Charlotte Leslie is more critical of policy makers, arguing that sometimes the importance of people and their values can be overshadowed by processes. Leslie believes that many government organisations can learn a lot from the charitable sector, and praises the intertwined values of charities, and their staff and volunteers. Leslie wants to see greater personalisation in the provision of public services, and sees sectors such as healthcare, welfare and criminal justice as beneficiaries of an increased role for charities and implementation of their approaches. There is of course a role for the volunteer within this vision, and Sarah Newton argues that harnessing the dedication of volunteers creates an extra resource for the public sector, and that volunteer-led collaborative working can generate impressive improvements in wellbeing and quality of life. For Newton, greater interaction with the charity sector will have a positive impact on public sector commissioners.Pickles

 

With the election set to be dominated by the economy, Penny Mordaunt argues that the future will have to include new ways of funding services. Mordaunt believes that the government could use money more effectively by co-ordinating planning, sharing good practice, and ensuring that civil servants responsible for commissioning have a greater understanding of the charity sector. Approaches could involve better use of public and private partnerships, Mordaunt calls for the Cabinet Office to lead by consulting with corporate and third sector fundraisers to find sustainable financial solutions.

 

The need for a better approach from government is also seen as a priority by Dominic Raab, who warns that Whitehall can over-value the savings associated with short-term cuts. He praises charities that focus on preventative models, and suggests that charities helping NEETs into work or training could be allowed to fully recover their VAT costs. In addition, he argues that Payment-by-Results contracts need to better take into account savings made to the wider taxpayer through prevention. Chris White, author of the Social Value Act, believes that this is already helping to transform the commissioning process, and praises local authorities for applying the legislation to contracts for good as well as services. White wants to see acknowledgement of social value across all departments and not just in individual contracts. One way of ensuring this would, White proposes, see the appointment of a Social Value Champion in each local authority.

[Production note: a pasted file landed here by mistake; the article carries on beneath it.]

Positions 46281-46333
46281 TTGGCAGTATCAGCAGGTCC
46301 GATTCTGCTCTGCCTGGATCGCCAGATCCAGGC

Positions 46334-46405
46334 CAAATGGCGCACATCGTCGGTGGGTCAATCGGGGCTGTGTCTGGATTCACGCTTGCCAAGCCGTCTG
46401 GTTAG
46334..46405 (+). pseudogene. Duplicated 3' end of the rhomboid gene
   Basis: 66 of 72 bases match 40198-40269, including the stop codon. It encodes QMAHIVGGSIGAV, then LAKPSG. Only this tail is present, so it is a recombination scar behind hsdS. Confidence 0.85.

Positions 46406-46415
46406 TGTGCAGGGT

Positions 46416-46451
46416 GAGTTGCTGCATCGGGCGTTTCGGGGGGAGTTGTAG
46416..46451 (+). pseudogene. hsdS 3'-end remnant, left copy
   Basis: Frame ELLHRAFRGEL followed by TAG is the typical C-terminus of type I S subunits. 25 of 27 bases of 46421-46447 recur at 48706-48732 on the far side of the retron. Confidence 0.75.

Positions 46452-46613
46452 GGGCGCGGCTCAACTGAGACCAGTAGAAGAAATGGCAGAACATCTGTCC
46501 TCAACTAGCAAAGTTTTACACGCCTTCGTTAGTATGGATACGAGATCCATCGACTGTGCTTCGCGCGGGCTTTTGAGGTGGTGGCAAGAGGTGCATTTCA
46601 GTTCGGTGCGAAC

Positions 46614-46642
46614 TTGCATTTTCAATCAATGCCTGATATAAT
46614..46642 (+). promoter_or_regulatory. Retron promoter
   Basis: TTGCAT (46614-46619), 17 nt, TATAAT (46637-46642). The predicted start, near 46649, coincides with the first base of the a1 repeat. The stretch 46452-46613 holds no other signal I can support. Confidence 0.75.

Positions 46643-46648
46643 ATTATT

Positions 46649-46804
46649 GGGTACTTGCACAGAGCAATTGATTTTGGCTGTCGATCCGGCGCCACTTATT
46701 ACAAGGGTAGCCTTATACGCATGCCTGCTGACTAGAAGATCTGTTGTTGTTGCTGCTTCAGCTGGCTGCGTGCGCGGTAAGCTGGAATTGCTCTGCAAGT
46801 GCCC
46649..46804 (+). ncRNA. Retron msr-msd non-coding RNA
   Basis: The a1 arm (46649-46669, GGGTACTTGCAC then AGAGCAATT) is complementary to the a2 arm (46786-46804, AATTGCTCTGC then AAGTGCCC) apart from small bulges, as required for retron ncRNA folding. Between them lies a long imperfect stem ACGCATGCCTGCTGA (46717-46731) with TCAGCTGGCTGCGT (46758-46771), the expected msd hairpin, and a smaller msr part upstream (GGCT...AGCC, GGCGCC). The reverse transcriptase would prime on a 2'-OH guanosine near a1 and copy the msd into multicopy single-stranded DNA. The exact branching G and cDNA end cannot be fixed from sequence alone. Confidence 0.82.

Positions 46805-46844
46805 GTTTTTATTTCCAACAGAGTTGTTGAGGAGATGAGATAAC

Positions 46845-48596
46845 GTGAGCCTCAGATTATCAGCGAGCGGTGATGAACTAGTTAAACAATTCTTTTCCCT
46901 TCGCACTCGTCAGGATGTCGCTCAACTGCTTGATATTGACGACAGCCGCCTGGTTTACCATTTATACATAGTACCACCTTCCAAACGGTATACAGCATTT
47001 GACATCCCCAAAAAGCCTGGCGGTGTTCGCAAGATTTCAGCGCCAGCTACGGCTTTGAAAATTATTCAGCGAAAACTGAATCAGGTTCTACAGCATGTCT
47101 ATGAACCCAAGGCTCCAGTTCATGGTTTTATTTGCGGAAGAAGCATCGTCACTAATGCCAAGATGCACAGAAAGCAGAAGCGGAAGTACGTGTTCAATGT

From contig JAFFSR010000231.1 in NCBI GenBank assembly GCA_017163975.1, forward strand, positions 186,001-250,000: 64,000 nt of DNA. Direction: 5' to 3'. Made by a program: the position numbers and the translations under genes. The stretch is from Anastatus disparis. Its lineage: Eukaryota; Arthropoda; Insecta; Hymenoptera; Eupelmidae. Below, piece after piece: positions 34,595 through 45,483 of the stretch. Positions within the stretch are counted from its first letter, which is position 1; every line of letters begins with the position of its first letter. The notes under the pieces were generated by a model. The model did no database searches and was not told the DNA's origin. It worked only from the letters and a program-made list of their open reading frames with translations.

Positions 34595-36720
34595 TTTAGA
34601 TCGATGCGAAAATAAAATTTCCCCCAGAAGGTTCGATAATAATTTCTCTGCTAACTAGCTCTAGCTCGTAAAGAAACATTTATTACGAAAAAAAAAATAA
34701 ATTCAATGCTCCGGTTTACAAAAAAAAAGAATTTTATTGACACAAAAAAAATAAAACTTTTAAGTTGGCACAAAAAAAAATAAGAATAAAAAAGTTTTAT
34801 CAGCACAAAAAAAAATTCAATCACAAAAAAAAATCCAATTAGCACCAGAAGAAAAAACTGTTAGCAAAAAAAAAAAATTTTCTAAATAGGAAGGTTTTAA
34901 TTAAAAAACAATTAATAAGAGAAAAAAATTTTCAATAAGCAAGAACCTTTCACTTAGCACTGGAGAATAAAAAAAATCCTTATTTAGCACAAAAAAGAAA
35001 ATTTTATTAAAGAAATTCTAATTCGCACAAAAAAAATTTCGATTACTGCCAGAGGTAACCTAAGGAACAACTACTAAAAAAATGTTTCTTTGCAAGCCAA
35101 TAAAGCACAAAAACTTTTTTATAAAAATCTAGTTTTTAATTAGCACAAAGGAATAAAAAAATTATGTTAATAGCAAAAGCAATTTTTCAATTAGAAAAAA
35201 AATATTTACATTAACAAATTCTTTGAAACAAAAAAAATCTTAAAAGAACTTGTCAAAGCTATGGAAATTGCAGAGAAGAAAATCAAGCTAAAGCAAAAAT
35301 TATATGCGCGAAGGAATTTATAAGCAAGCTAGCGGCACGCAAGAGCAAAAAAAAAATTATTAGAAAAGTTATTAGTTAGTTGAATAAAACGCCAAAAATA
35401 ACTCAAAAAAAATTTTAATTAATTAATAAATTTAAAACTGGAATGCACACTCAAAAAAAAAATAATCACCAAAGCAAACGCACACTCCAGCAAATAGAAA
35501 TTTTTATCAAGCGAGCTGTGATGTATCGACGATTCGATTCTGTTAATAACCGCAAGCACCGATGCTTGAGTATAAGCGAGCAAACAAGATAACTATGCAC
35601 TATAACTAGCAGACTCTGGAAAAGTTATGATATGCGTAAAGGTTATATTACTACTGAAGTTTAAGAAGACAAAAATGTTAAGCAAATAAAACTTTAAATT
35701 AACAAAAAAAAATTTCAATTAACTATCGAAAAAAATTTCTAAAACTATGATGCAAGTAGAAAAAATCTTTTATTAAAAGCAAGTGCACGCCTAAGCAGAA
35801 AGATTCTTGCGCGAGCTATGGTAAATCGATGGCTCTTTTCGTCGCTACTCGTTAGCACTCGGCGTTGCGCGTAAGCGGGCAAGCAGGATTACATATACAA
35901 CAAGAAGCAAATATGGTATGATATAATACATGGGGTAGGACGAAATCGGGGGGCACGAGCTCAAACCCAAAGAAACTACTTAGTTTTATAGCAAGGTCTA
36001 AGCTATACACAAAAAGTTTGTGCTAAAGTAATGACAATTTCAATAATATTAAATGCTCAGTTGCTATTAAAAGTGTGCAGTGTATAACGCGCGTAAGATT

Since becoming the new Civil Society Minister, Rob Wilson has begun to set out his thoughts for the future of the sector, and a recent interview with Third Sector explores his ideas further. In the interview, Wilson reiterates his belief that charities can continue to campaign as long as they do not cross into the party political sphere, and prioritises the sustainability of the sector through more proactive commissioning and capacity building. Contrary to the wishes of Norman and Kruger, Wilson foresees a reduced role for the Big Society in the pre-election rhetoric, but promises a “strong manifesto” for civil society.

 

The contributions in The Blue Book demonstrate that although the Big Society may not be as prominent in 2015 as in 2010, a number of Conservative politicians are keen to see the themes live on. There is appetite for greater collaboration between charities and government, and an awareness that commissioning processes can be improved to open up new opportunities to the sector, and harness the impact of the expertise that charities are able to bring. These and other ideas can be explored further in the essays contained within The Blue Book.

 

The past five years have been challenging for charities, with reductions in grant funding, and the wider economy making it difficult for donors to continue to contribute. In testing times the relationship between the sector and government is of even more importance, and the production of manifestos in the coming months will give charity leaders greater insight into what the next few years will have store for them. The Social Leaders Debate that we’re hosting with ACEVO later this month will explore the themes and ideas contained within these collections in more detail, and seek to ensure that charities are provided with the support and resources they need in the years ahead.

Steve Clapperton